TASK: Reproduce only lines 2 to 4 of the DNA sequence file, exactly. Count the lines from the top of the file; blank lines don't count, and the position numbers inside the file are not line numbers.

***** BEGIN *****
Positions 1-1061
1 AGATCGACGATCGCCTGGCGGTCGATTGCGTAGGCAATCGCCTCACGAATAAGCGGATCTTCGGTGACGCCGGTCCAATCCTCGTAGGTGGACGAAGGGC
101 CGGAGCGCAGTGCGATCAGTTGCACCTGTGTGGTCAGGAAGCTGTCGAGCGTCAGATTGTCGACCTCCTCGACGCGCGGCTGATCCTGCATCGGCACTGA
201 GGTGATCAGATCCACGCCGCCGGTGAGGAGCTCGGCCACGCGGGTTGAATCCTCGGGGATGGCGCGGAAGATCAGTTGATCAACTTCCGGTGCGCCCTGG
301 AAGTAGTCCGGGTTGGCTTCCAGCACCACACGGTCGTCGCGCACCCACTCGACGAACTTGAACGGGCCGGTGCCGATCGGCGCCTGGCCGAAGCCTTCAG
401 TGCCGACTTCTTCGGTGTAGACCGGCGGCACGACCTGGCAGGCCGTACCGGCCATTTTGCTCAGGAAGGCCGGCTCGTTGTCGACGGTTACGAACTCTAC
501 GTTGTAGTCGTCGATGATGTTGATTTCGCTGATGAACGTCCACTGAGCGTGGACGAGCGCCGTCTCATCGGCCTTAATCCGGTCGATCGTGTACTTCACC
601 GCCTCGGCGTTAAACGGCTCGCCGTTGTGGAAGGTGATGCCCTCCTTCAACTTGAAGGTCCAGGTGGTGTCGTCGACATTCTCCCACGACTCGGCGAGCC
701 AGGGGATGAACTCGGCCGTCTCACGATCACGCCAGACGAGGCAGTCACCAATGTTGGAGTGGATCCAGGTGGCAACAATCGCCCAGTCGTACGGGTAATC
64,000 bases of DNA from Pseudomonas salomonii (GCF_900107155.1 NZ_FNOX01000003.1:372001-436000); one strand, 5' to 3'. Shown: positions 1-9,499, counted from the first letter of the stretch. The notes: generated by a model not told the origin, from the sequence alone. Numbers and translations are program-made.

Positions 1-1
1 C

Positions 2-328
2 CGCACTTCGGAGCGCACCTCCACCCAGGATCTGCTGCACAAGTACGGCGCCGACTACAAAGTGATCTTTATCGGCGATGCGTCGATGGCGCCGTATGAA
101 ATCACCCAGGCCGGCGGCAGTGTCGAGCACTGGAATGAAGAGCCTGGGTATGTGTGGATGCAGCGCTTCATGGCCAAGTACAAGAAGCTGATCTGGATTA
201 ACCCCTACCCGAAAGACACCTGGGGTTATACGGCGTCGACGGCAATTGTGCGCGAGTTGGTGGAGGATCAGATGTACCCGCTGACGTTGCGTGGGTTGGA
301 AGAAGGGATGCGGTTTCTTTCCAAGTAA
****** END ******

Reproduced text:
1 AGATCGACGATCGCCTGGCGGTCGATTGCGTAGGCAATCGCCTCACGAATAAGCGGATCTTCGGTGACGCCGGTCCAATCCTCGTAGGTGGACGAAGGGC
101 CGGAGCGCAGTGCGATCAGTTGCACCTGTGTGGTCAGGAAGCTGTCGAGCGTCAGATTGTCGACCTCCTCGACGCGCGGCTGATCCTGCATCGGCACTGA
201 GGTGATCAGATCCACGCCGCCGGTGAGGAGCTCGGCCACGCGGGTTGAATCCTCGGGGATGGCGCGGAAGATCAGTTGATCAACTTCCGGTGCGCCCTGG